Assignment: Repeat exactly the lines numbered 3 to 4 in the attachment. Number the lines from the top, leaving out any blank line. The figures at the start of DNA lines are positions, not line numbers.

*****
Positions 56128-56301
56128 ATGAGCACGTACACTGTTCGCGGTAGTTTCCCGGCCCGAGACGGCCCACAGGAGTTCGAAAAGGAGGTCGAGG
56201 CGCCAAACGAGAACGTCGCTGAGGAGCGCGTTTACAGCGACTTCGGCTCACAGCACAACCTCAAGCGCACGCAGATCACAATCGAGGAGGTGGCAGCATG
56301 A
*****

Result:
56201 CGCCAAACGAGAACGTCGCTGAGGAGCGCGTTTACAGCGACTTCGGCTCACAGCACAACCTCAAGCGCACGCAGATCACAATCGAGGAGGTGGCAGCATG
56301 A